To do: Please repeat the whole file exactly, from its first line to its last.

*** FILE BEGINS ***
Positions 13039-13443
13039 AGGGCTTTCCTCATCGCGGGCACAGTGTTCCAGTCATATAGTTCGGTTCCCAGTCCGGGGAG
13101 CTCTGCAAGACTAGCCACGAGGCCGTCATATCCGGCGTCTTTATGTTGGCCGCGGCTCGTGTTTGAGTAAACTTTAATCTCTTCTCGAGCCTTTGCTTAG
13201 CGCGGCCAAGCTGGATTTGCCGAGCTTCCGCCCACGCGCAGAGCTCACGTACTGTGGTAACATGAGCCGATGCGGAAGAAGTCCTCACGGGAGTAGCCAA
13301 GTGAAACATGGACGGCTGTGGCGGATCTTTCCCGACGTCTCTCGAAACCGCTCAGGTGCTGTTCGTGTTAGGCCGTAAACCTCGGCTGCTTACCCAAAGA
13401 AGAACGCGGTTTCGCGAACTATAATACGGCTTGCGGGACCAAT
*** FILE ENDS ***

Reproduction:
Positions 13039-13443
13039 AGGGCTTTCCTCATCGCGGGCACAGTGTTCCAGTCATATAGTTCGGTTCCCAGTCCGGGGAG
13101 CTCTGCAAGACTAGCCACGAGGCCGTCATATCCGGCGTCTTTATGTTGGCCGCGGCTCGTGTTTGAGTAAACTTTAATCTCTTCTCGAGCCTTTGCTTAG
13201 CGCGGCCAAGCTGGATTTGCCGAGCTTCCGCCCACGCGCAGAGCTCACGTACTGTGGTAACATGAGCCGATGCGGAAGAAGTCCTCACGGGAGTAGCCAA
13301 GTGAAACATGGACGGCTGTGGCGGATCTTTCCCGACGTCTCTCGAAACCGCTCAGGTGCTGTTCGTGTTAGGCCGTAAACCTCGGCTGCTTACCCAAAGA
13401 AGAACGCGGTTTCGCGAACTATAATACGGCTTGCGGGACCAAT